On Wednesday January 29, 2013, the New Hampshire House of Representatives passed House Bill 496 which would allow first-time DWI offenders to drive for limited purposes, so long as an ignition interlock device is installed in their vehicle to test their blood alcohol content.
The Bill’s sponsor, House Majority Leader Steve Shurtleff, D-Penacook, was named a “legislative champion” by Mothers Against Drunk Driving (MADD) for his work on the legislation. The idea behind the Bill is to let those convicted of DWI keep their license so they can drive to work, to their required alcohol and drug treatment, and can continue to care for their family.
Currently, anyone convicted of aggravated DWI or a subsequent DWI offense, must install an ignition interlock device in their vehicle, after the period of license suspension has been served. This also applies to anyone who is younger than 21. Judges can order the interlock device to remain in the car for 12-24 months after suspension.
The ignition interlock device is designed to prevent the car from starting if the driver’s BAC level is greater than 0.02, the equivalent of one beer for an adult. At present, a number of different vendors supply the device to NH with the average monthly cost of about $70.
State Rep. Renny Cushing, D-Hampton, said supporters of the Bill have worked for years on establishing a hardship license that would let first-time offenders use their car for mandatory trips but still assure public safety. “This is a balance between having the highway safe and providing an opportunity to not do further damage to a family unit when one loses their license,” Cushing said.
Proponents of the Bill argue that this limited driving privilege would only be authorized if the defendant proved that they needed to drive to work, go to drug or alcohol treatment, or to obtain medical treatment for themselves or someone in their immediate family. And, anyone requesting the limited license would lose their driving privileges for the first 14 days of their suspension or revocation period.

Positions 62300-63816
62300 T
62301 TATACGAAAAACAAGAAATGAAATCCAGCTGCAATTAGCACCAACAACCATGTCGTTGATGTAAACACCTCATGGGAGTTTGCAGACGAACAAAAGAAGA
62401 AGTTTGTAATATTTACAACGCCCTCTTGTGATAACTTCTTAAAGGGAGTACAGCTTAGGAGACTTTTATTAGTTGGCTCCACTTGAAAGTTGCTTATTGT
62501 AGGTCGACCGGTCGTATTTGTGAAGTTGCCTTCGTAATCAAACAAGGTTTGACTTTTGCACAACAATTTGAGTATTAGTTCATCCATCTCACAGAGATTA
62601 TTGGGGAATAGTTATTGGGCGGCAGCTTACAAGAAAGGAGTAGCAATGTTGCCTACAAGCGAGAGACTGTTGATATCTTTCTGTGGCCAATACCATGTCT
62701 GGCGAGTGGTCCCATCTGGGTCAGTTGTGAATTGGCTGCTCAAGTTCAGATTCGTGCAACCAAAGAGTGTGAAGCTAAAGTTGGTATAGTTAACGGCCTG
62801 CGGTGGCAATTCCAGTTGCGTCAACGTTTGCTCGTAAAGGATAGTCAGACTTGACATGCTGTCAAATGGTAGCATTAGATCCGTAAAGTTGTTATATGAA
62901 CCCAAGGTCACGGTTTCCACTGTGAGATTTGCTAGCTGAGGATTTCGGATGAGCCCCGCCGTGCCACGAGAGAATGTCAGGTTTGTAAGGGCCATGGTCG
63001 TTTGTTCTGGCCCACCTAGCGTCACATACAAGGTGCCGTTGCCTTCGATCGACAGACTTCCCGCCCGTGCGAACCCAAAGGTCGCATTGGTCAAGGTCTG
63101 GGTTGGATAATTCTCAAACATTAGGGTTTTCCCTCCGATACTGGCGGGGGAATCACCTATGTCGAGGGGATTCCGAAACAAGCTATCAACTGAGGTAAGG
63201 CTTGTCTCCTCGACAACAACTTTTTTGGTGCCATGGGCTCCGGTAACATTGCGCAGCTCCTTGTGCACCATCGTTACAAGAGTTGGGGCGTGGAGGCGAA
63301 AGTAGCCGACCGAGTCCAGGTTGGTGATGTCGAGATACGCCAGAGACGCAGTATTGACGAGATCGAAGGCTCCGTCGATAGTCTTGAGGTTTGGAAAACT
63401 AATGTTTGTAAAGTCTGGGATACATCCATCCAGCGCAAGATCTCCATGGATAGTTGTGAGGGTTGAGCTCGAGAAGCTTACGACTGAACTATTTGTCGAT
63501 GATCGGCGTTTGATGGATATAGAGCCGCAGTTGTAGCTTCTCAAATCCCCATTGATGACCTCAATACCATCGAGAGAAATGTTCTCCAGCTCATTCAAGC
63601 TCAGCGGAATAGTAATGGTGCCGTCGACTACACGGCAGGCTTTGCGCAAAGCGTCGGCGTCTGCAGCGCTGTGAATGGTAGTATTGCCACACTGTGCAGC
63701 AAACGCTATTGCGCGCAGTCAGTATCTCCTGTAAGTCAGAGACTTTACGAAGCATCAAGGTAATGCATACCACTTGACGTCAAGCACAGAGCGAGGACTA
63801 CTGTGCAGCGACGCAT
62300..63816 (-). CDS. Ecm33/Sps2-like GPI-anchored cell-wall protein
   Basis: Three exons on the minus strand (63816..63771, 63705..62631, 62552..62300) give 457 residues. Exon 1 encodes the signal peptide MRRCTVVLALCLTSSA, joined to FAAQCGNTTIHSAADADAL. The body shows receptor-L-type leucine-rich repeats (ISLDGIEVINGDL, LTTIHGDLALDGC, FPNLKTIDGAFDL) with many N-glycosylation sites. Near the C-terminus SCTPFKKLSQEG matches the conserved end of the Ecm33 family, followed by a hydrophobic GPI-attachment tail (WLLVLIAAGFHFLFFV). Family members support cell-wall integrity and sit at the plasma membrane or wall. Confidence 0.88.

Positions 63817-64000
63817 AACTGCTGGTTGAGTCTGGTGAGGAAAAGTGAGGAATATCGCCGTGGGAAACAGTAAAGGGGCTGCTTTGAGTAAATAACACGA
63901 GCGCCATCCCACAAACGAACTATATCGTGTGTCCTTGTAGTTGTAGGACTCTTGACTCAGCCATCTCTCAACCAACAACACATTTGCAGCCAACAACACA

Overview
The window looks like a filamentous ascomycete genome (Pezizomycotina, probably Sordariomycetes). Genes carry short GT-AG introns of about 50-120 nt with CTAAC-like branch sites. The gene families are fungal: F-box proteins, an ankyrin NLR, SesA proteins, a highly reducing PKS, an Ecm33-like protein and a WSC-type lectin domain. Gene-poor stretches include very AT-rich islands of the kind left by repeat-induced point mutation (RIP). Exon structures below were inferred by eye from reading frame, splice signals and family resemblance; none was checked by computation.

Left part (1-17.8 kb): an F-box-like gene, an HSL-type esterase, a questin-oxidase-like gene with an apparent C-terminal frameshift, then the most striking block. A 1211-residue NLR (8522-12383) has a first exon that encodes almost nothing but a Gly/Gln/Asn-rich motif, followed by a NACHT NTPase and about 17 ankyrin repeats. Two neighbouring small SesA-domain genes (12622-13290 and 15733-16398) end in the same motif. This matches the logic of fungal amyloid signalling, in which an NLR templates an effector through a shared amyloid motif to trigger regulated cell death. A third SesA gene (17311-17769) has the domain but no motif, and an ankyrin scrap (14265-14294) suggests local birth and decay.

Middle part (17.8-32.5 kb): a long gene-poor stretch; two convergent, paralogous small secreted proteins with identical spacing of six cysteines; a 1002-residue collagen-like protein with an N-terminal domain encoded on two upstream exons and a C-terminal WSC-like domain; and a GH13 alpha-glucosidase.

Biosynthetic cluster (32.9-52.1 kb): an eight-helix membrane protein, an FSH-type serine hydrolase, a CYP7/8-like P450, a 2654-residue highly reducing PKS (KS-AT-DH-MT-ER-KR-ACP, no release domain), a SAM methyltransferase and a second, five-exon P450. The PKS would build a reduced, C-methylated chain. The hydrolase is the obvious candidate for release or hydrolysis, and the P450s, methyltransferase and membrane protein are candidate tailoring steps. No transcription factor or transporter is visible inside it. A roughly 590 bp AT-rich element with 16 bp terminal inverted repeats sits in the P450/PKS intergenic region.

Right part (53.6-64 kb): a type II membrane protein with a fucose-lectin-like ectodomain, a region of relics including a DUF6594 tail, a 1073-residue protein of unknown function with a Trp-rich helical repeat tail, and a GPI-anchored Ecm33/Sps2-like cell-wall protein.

The NH Department of Safety’s position is that there must be a “significant and meaningful period of hard license revocation before any type of limited license is issued,” assistant commissioner Earl Sweeney said. “We believe this hard revocation period must be no less than 60 days and preferably 90 days or it will not serve as a meaningful deterrent”.
The House Criminal Justice and Public Safety Committee had recommended the measure by a 16-1 vote. Cushing stressed that the program is voluntary, and any first-time offender could merely serve out the suspension or revocation and receive their license back without an ignition interlock device. “The Committee believes that this limited privilege will allow first-time offenders to maintain their employment while still abiding by the strict requirements of the law,” Cushing said.
At present, a number of other states including Maine and Massachusetts have similar laws with limited-privilege licenses.
Michael Sielicki, president of the New Hampshire Association of Chiefs of Police opposes the Bill. “New Hampshire has some of the strongest DWI laws. To water them down doesn’t seem practical to us.” “The time your license is suspended is a deterrent,” Sielicki said.
Time will tell if this Bill will generate enough traction to pass in the Senate.